Boston’s Path to Equitable Contracting Supported by the City Accelerator Learning Community

The city is working to create more opportunities for economic security and success for small businesses.
by Sheryce Hearns, Deputy Director of Equity and Inclusion, Boston | July 20, 2020 AT 11:00 AM
David Kidd

The following blog post is part of the City Accelerator initiative, a collaboration between Governing, the Citi Foundation and Living Cities that aims to speed the adoption of innovative local government projects within and across cities that will have a significant impact on the lives of their residents, especially those with low incomes.

In light of the economic impacts of the COVID-19 pandemic, a network of practitioners dedicated to the prosperity of small businesses matters now more than ever. Read on to learn how Sheryce Hearns, Deputy Director of Equity and Inclusion in Boston, joined the City Accelerator and carried lessons learned back to her city that have helped make its COVID-19 response more inclusive. For immediate guidance on how Boston is supporting small businesses during COVID-19, please refer to the resources on its website.

In September 2018, the City of Boston was invited by Living Cities to attend the final convening of the first City Accelerator cohort on Inclusive Procurement, hosted by the City of Chicago. In addition to Chicago, the other cohort participating cities were Charlotte, Los Angeles, Memphis and Milwaukee. Although I arrived unsure of what exactly to expect, I was excited to meet my counterparts in this work and learn how other cities across the country are evolving their spending and strategies to prioritize the growth of an equitable procurement process.

During the convening, each city presented their final projects. I listened in amazement at the work that had been done by each city over the past 18 months. As I wrote down all the great ideas I heard coming from each city, I felt a guilty twinge. I was thinking to myself, “It can’t be legal for me to be pillaging such great advice and ideas from these cities for free,” but that was exactly the idea. The organized and structured curriculum, planned by Living Cities and Griffin & Strong P.C., the policy law firm that serves as the cohort’s expert, allowed for the learning, networking and knowledge sharing that is essential for the type of work that we all do, which is creating equal and inclusive opportunities within each of our government agencies. It was so refreshing and empowering to be with a group of people I did not know, but that I could relate to everything they were talking about when it came to the similarities and struggles of our work.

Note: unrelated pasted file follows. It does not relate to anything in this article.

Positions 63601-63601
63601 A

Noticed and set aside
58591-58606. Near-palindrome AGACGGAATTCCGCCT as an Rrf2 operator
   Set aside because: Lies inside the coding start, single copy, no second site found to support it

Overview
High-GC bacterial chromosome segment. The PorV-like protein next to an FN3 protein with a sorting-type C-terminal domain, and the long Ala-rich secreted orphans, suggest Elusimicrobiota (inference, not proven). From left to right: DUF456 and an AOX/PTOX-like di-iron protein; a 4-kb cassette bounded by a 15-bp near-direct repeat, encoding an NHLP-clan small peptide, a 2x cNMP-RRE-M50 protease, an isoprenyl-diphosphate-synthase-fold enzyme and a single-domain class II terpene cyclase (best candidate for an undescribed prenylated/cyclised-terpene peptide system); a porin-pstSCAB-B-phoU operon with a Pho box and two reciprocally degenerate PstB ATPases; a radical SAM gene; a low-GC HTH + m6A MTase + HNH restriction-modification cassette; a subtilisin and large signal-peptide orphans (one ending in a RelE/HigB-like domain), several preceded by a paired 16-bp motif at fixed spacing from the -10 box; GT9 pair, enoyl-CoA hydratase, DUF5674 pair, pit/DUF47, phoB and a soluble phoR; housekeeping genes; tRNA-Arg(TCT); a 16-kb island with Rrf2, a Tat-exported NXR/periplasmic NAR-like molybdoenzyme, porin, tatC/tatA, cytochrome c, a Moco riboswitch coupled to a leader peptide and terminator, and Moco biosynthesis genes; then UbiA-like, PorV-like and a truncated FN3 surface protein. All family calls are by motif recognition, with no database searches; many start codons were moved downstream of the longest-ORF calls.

I was grateful for the invitation, especially because it came at a much-needed time. I had recently accepted the position as Deputy Director of Equity and Inclusion and the City of Boston had just begun work on a new disparity study after an inconclusive decision from the first study commissioned in 2003. When Mayor Walsh came into office in 2016, he created the Equity and Inclusion Unit under the Office of Economic Development. The mission of the department is to enhance the quality of life for Boston entrepreneurs and residents by creating and implementing policies, programs and services promoting economic mobility, equity and empowerment. The Unit was newly formed with a primary focus on creating new opportunities specifically for small, local, and MWBEs (Minority/Women-owned Business Enterprises). However, without the results of the disparity study, it was challenging to create initiatives or programs with a targeted approach.

Based on what I had learned from the City Accelerator, I returned to Boston and began convening working groups with staff. The working groups, comprised of colleagues from our Small Business Unit and our Equity and Inclusion Unit met bi-weekly over the course of three months to plan out a series of workshops, trainings and networking events to build capacity for contractors and other small businesses. Our approach had to be broad because the City did not yet have legal grounds for race and/or gender conscious programs, therefore we planned to offer capacity building series based on industry. For example, despite the city’s current building boom, there are only a few contracts going to small, local, minority and/or women-owned businesses. We created a workshop series to address the needs that contractors expressed as barriers when trying to work with the City, such as: Bonding, How to Create Joint Ventures, Access to Capital, Understanding Certified Payroll, and How to Work with the Unions.